Introduction to The General Data Protection Regulations
The EU General Data Protection Regulation (DPA 2018) represents the most significant change in UK privacy law in 20 years. DPA 2018 places important new obligations on any business that handles the data of individuals living in the EU, independent of where the business is located. There are those that originally thought DPA 2018 it would not affect the UK due to Brexit, it most certainly will affect the UK. Companies up and down the country will need to prepare themselves in order not to fall foul of the new legislation.
Non-compliance with the new rules may bring severe sanctions for serious offenders.
The UK version of GDPR is The Data protection Act 2018 and is, like the old Data Protection Act (DPA), underpinned by a number of data protection principles which drive compliance. The data protection principles under DPA 2018 are similar to those found in in the old DPA, with one or two amendments.
The following guide will help you understand what is involved.
What do the Terms Mean?
|Personal data||Information about living or identifiable individuals. This need not be particularly sensitive information and can be as little as a name and address.|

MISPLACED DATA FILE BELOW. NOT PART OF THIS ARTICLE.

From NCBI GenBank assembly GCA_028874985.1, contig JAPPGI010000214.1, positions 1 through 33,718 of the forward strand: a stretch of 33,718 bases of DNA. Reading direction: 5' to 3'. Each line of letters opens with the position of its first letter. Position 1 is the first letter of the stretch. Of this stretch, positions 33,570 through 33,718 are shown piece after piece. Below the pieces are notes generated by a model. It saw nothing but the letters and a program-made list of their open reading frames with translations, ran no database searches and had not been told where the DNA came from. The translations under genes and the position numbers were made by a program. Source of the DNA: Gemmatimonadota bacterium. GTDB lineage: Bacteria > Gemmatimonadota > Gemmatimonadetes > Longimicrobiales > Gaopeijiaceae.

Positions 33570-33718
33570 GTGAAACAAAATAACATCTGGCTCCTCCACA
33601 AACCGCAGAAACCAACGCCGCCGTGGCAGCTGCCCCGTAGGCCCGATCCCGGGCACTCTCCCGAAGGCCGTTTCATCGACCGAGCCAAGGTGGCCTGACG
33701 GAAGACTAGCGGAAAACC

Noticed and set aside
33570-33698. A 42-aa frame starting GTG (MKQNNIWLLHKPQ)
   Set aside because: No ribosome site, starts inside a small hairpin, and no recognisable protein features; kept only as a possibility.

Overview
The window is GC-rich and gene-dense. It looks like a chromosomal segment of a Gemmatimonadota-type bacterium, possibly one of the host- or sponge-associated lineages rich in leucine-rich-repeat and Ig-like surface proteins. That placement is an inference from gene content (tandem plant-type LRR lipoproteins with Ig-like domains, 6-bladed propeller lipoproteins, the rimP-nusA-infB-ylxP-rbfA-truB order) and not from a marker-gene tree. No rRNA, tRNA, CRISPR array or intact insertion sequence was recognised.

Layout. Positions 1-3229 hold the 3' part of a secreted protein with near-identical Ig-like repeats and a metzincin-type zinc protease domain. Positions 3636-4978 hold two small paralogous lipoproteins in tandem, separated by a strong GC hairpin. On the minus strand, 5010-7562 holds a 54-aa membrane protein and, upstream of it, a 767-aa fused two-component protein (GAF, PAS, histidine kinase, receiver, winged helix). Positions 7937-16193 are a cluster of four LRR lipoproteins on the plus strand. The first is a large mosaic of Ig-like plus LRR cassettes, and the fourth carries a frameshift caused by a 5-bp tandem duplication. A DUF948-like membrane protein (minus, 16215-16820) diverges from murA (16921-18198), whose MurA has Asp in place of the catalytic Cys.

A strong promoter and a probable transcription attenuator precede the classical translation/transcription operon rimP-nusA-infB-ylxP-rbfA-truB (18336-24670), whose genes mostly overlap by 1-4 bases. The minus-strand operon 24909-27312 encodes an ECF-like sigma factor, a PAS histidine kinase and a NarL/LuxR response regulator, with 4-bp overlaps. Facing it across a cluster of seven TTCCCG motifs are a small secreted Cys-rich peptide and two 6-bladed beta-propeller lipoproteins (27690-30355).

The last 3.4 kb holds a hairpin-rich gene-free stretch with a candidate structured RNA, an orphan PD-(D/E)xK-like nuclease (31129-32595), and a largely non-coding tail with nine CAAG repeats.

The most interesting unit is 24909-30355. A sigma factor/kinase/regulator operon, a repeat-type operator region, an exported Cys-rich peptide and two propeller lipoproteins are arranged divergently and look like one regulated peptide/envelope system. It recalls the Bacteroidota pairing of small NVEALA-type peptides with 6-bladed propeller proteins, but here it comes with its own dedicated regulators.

|A relevant filing system||Any set of information relating to individuals and structured, either by reference to individuals or by reference to criteria relating to individuals, in such a way that specific information relating to a particular individual is readily accessible. It is for Data Controllers to assess their manual records in the light of this definition.|
|Data Controllers||Those who control the purpose for which and the manner in which personal data is processed. This can be any type of company or organisation, large or small, within the public or private sector. A Data Controller can also be a sole trader, partnership, or an individual.|
|Data Subjects||The individuals to whom the personal data relates.|
|Data Processor||The obtaining, recording, holding, adapting, altering, using, disclosing or destroying of any personal data.|
Special category data
Special category data is personal data which the DPA 2018 says is more sensitive, and so needs more protection. There are more categories than under the DPA and any data collected that fall into these areas should be treated with care.
- ethnic origin;
- trade union membership;
- biometrics (where used for ID purposes);
- sex life; or
- sexual orientation.